If you’d simply fallen asleep on 1 Jan 2020 and woken up in late 2021, with your money invested in the ASX 200 over that time, your holding would be worth about 15% more including dividends, translating to roughly 7% per annum (which is interestingly around the long-term average return of Australian equities over many decades). You might conclude that you’d missed little in your slumber!
In the long run, only one thing drives the value of a company, and that is the returns it generates on the capital invested in the business.
Every year, Airlie would advocate owning businesses with solid balance sheets. For one thing, it provides protection in a sharp market drawdown, as seen last March (and highlighted in the chart below), those businesses with lower levels of gearing (debt to equity) fared much better through the March slump.
Figure 1: ASX200 Industrials total shareholder return
Source: MST Marquee, Airlie Research
The other reason we like a strong balance sheet is that optionality is a source of value upside, something we saw repeatedly over 2021.
In our view, the market is typically terrible at putting a value on the optionality that a solid balance sheet provides unless it is forced to through a capital management event. This may occur through the announcement of a surprise special dividend (à la Wesfarmers with a $2 per share capital return announced in August), significant buybacks such as those undertaken by the big four banks in 2021 (partly underpinning a 25% average total shareholder return for the big four to mid-November), or a cash- or debt-funded acquisition (e.g. Nick Scali Furniture has rallied 35% since it announced the acquisition of Plush Sofas, largely funded through its cash balance).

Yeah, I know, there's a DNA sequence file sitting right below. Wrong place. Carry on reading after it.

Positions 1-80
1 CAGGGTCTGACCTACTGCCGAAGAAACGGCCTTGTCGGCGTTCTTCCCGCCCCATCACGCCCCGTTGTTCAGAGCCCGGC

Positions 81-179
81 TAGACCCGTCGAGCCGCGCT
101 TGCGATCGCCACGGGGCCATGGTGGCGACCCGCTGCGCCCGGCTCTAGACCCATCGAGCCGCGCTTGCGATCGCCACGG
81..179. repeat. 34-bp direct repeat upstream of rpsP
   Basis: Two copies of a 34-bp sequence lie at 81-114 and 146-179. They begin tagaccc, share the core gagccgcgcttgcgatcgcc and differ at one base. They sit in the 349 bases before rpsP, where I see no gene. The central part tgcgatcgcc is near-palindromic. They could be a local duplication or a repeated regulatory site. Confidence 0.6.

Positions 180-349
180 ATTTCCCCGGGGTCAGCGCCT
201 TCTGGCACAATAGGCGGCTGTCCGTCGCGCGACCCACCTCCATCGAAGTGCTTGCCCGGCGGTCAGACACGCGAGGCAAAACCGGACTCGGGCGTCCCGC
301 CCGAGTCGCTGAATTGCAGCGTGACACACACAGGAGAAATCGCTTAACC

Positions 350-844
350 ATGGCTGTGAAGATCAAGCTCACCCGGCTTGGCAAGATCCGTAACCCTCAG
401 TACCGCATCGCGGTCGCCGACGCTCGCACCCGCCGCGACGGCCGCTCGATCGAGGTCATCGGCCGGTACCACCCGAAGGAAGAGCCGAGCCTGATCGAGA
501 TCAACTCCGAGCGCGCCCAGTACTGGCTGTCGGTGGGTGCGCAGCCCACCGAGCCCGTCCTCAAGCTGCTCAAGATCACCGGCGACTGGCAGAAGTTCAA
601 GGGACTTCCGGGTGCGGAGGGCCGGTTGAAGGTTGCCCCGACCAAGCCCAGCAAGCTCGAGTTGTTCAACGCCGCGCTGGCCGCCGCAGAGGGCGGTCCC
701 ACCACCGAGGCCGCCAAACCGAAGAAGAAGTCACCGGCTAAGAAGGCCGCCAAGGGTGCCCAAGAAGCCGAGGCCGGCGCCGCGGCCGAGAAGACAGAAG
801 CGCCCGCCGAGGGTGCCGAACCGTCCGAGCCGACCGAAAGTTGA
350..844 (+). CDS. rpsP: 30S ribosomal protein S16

The good news for 2022 is that the past two years have strengthened many balance sheets, with strong demand and capital expenditure cuts driving lower levels of gearing.
As per the chart below, corporate gearing for the ASX 200 is well below its long-term median of 2.5 times net debt to EBITDA (earnings before interest, tax, depreciation, and amortisation). We expect this latent optionality to fuel further capital returns to shareholders over 2022.
Figure 2: Median net debt to EBITDA of ASX200
Source: Goldman Sachs, Airlie Funds Management.
This past year gave us more evidence that management matters, not only for creating value for shareholders but by giving us further examples of how a poor management team can destroy value.
Sadly, every year we seem to get a scandal that reminds us of this: from AMP charging fees to dead customers, to the destruction of culturally significant sites at Rio Tinto, to operational and governance issues at Crown Resorts.
In Airlie’s opinion, management scandals are yet another reminder that backing businesses that are run by talented and ethical people is an important consideration in investing.
In conclusion, in anticipating the outlook for Aussie equities next year, we advise looking back to look forward. 2021 was another year that reinforced the value of looking through the short-term noise, instead of focusing on investing in well-run companies with solid balance sheets.